Major Papers


Authenticity, Identity, Recognition, Phenomenology


In Being and Time, Martin Heidegger claims that one can obtain an authentic identity by way of the resolute anticipation of death. With this proper relation to one’s finitude, one’s understanding will no longer be obscured by entanglement in the world, and the world can be genuinely seen as it is according to the tradition that supports one’s understanding. Following Charles Taylor in The Ethics of Authenticity, I argue that Heidegger’s account of authenticity fails to incorporate the necessary role of recognition by the community in the formation of an authentic identity. Because of the deeply personal nature of one’s relation to one’s death, authenticity cannot be recognized by the community; therefore, the distinction between authenticity and inauthenticity appears meaningless to others. In Truth and Method, Hans-Georg Gadamer is able to satisfy Taylor’s recognition requirement for the formation of authentic identity. I argue that for Gadamer, one obtains an authentic identity if one is able to ‘fuse horizons’ with another. For Gadamer, authenticity is not a magical transformation of one’s understanding that takes place with the anticipation of death; rather, one can understand the world authentically when the prejudices that block understanding are worked out in the process of understanding itself. When we encounter those that are different or other, we must struggle to understand and recognize them on their own terms (and vice versa) by working out our prejudicial limitations in a process of genuine dialogue and discourse with these others. This is what Gadamer calls fusing horizons. I argue that this fusion of horizons satisfies Taylor’s recognition requirement since the genuine mutual recognition of others, and by others, is necessary work in achieving authentic understanding and identity.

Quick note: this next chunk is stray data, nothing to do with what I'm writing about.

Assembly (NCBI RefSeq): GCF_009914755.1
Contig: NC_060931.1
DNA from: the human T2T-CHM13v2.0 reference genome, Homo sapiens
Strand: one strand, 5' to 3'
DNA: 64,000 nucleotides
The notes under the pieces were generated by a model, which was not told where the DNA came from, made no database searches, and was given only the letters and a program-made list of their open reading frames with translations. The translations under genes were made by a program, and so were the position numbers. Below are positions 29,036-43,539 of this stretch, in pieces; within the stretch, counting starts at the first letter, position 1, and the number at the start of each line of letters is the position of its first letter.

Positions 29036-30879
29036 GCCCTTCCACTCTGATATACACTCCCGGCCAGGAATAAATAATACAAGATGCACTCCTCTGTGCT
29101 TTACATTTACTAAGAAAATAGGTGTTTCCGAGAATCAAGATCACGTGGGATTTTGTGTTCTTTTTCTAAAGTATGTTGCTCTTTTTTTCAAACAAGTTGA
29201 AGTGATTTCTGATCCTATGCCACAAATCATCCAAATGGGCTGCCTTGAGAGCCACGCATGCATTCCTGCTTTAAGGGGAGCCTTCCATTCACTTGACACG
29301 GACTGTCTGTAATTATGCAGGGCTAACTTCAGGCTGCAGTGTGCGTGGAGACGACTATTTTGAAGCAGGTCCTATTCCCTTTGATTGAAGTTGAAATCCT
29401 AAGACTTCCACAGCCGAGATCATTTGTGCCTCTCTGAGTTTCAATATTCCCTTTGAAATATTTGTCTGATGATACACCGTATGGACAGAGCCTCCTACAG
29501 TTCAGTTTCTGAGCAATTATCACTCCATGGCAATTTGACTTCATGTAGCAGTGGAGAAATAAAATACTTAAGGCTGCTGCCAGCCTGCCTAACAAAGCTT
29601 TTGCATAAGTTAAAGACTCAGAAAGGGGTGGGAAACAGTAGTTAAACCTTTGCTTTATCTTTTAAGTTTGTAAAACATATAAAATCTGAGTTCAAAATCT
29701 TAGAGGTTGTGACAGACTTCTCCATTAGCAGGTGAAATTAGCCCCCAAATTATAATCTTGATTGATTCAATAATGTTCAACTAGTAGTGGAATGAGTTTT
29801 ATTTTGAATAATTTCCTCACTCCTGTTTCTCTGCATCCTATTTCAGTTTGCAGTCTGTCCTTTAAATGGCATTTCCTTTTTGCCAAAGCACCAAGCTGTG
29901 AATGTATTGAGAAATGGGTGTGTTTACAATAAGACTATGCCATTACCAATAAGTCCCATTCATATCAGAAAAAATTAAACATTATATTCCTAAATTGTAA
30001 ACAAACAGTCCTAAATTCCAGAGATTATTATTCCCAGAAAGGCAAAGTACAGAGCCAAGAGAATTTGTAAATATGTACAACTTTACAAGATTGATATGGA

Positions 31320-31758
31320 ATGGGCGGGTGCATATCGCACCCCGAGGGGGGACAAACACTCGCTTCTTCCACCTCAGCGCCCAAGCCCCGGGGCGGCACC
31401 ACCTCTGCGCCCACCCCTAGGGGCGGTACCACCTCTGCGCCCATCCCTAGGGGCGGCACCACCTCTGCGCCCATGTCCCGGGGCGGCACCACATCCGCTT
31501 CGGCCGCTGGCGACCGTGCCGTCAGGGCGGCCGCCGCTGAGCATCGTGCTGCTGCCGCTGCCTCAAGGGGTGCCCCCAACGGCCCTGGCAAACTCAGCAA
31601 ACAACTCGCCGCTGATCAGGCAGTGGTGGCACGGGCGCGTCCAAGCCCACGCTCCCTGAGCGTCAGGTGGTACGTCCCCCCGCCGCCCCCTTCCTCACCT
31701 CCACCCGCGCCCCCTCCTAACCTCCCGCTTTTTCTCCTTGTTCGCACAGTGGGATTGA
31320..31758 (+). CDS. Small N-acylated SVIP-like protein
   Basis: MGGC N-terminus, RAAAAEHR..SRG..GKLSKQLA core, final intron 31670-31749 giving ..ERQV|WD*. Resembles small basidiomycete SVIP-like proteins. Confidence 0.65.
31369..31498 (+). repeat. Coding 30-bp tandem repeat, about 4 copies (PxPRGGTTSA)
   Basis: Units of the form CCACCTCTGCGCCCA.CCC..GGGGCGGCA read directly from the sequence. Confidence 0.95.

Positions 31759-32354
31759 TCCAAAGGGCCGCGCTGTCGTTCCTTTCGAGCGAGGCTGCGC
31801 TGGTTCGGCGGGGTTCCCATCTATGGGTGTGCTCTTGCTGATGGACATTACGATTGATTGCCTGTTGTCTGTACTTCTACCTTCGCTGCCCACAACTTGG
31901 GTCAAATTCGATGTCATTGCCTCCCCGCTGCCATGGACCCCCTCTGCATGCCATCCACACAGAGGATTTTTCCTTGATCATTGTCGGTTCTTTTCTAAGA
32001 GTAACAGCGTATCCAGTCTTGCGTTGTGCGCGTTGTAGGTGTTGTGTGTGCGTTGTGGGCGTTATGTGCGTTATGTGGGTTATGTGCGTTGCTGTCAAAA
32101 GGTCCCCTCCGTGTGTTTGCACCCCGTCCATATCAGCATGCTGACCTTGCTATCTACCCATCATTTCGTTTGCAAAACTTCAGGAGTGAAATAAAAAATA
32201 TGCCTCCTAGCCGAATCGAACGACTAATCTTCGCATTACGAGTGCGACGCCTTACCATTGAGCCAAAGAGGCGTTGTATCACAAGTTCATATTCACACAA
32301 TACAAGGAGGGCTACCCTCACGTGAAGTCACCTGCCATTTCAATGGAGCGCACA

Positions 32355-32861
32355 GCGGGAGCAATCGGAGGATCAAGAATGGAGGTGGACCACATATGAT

Primary Advisor

Jeff Noonan

Program Reader

Radu Neculau

Degree Name

Master of Arts



Document Type

Major Research Paper

Included in

Philosophy Commons